Medal of Honor





Rank and organization: Captain (then Comdr.) U.S. Navy, U.S.S. Liberty (AGTR-5)


Place and date: International waters, Eastern Mediterranean, 8-9 June 1967


Entered service at: Thermal, California


Born: 19 November 1925, Wichita, Kansas




For conspicuous gallantry and intrepidity at the risk of his life above and beyond the call of duty. Sailing in international waters, the Liberty was attacked without warning by jet fighter aircraft and motor torpedo boats which inflicted many casualties among the crew and caused extreme damage to the ship. Although severely wounded during the first air attack, Capt. McGonagle remained at his battle station on the badly damaged bridge and, with full knowledge of the seriousness of his wounds, subordinated his own welfare to the safety and survival of his command. Steadfastly refusing any treatment which would take him away from his post, he calmly continued to exercise firm command of his ship. Despite continuous exposure to fire, he maneuvered his ship, directed its defense, supervised the control of flooding and fire, and saw to the care of the casualties. Capt. McGonagle's extraordinary valor under these conditions inspired the surviving members of the Liberty's crew, many of them seriously wounded, to heroic efforts to overcome the battle damage and keep the ship afloat. Subsequent to the attack, although in great pain and weak from the loss of blood, Captain McGonagle remained at his battle station and continued to command his ship for more than 17 hours. It was only after rendezvous with a U.S. destroyer that he relinquished personal control of the Liberty and permitted himself to be removed from the bridge. Even then, he refused much needed medical attention until convinced that the seriously wounded among his crew had been treated. Capt. McGonagle's superb professionalism, courageous fighting spirit, and valiant leadership saved his ship and many lives. His actions sustain and enhance the finest traditions of the U.S. Naval Service.


Photo: 1976

William McGonagle, 73, Hero of Israel Attack on the Liberty


By Eric Page, , March 9, 1999

William L. McGonagle, who as a Navy captain won a Medal of Honor for maintaining control of the technical research ship Liberty although wounded when the ship was attacked by Israel in the 1967 Arab-Israeli war, died on Wednesday, 3 March 1999, in his home in Palm Springs, Calif. He was 73.

Donald Pageler, editor of The Liberty News, a newsletter published by the survivors of what is sometimes called the Liberty incident, said he did not know the cause of death.

Captain McGonagle was a commander then, and badly wounded in the attack by military aircraft and torpedo boats using rockets, napalm and other weaponry. Afterward Israel apologized, saying the Liberty had been mistaken for an Egyptian ship. Israel also contended that the markings on Liberty had been insufficient, but it paid compensation of more than $12 million.

The attack left 34 of the ship's occupants dead and 171 wounded. The Liberty was in the Mediterranean off the Sinai Peninsula, in international waters, when the Israeli forces struck.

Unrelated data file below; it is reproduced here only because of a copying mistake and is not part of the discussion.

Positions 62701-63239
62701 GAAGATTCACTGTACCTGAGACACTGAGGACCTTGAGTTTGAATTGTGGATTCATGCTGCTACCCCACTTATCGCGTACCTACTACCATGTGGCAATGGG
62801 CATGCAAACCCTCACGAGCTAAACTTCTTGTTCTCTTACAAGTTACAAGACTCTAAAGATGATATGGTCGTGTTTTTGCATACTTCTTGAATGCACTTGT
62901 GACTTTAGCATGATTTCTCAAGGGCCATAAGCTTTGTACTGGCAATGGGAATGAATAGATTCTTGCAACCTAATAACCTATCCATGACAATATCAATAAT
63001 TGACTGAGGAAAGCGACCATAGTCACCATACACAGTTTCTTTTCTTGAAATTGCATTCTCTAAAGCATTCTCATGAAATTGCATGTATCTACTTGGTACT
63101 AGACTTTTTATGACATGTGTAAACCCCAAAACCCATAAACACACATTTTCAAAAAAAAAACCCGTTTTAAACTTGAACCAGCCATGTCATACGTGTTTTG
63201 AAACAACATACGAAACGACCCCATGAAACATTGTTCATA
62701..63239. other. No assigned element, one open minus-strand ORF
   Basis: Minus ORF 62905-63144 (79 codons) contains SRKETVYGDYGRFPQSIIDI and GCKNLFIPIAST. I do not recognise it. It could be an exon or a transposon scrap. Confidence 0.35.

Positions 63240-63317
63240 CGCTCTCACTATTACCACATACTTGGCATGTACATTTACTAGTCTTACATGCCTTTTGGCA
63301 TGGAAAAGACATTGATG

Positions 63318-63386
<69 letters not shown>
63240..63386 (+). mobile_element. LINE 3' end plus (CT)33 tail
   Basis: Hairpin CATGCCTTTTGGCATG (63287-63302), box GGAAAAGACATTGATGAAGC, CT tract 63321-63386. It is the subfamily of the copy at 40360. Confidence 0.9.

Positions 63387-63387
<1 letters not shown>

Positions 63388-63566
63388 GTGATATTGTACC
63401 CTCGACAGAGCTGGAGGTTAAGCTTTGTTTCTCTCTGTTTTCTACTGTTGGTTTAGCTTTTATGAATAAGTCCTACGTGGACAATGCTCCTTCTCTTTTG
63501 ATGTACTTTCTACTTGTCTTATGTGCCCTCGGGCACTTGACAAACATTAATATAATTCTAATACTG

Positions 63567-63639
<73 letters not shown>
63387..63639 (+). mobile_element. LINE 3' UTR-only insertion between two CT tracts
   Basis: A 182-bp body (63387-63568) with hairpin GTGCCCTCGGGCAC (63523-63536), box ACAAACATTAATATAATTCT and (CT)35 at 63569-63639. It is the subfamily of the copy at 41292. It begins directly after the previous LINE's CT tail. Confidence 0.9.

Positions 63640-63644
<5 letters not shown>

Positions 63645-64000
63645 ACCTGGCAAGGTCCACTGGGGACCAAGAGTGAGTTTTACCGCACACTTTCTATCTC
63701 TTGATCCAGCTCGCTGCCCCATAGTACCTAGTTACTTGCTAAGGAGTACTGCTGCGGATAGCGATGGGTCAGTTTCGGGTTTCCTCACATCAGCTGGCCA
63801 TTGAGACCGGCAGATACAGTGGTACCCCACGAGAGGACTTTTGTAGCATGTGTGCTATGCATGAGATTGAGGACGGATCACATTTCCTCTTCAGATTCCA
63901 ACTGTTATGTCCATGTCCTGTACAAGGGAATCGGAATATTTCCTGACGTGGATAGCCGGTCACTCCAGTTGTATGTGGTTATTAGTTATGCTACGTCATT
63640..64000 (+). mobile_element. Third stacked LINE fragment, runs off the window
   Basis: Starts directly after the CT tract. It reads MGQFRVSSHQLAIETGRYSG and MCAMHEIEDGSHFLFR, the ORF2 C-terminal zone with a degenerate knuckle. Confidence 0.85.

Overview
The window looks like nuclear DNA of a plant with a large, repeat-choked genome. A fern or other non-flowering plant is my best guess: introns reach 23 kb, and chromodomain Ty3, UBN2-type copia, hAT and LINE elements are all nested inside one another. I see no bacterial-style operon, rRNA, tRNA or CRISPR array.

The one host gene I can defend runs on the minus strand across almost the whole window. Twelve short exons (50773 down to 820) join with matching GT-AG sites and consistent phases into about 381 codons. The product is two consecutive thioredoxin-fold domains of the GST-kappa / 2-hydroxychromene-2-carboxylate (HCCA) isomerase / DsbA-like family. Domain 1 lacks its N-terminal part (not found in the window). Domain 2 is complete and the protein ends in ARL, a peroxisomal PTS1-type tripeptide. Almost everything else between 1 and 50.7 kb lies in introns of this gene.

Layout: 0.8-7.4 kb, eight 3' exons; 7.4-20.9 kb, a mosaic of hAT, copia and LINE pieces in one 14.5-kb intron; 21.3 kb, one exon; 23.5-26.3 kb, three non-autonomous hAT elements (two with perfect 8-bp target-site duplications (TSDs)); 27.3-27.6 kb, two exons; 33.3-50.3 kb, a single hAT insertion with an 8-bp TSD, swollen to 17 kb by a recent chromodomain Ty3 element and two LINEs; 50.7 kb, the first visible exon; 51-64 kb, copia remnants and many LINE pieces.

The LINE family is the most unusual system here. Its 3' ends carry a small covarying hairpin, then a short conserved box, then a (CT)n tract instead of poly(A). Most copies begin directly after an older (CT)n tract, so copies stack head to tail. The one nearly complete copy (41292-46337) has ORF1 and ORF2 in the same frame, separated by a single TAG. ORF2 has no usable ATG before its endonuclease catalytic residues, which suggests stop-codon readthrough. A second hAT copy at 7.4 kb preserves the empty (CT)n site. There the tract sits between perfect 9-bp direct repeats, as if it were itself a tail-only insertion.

Despite his wounds, Commander McGonagle, who had served in the Korean War, stayed on the Liberty's bridge commanding his crew and later navigating his crippled vessel to safety. In 1968, having been promoted to captain, he wept when awarded the Medal of Honor for keeping the ship under control for 17 hours after the attack. At times during that period, the citation said, he had been forced to command his ship while lying on the deck to keep from fainting.

He stayed in the Navy for almost three decades after the Liberty incident and then retired.

In the years after the attack on the ship, there were charges of a Government cover-up. At a gathering of survivors of the attack in 1997 in Washington, Captain McGonagle said, "I think it's about time that the state of Israel and the United States Government provide the crew members of the Liberty and the rest of the American people the facts of what happened, and why the Liberty was attacked 30 years ago today."

"For many years I have wanted to believe that the attack on the Liberty was pure error," he went on, adding: "It appears to me that it was not a pure case of mistaken identity. It was, on the other hand, gross incompetence and aggravated dereliction of duty on the part of many officers and men of the state of Israel."

William McGonagle was born in Wichita, Kan. He enlisted in the Navy in 1944. Three years later, after finishing a Navy training program at the University of Southern California, he became a Navy ensign. He rose through the ranks and was given command of the Liberty in April 1966.

In an interview last year, he said that recently, while taking a shower, he noticed that an old piece of shrapnel had come loose and was sticking through his ribs. He pulled it out and fell in pain to the shower-stall floor. "I asked my wife for a Band-Aid," he recalled, "and she said, 'What do you need it for? You just took a shower.' "



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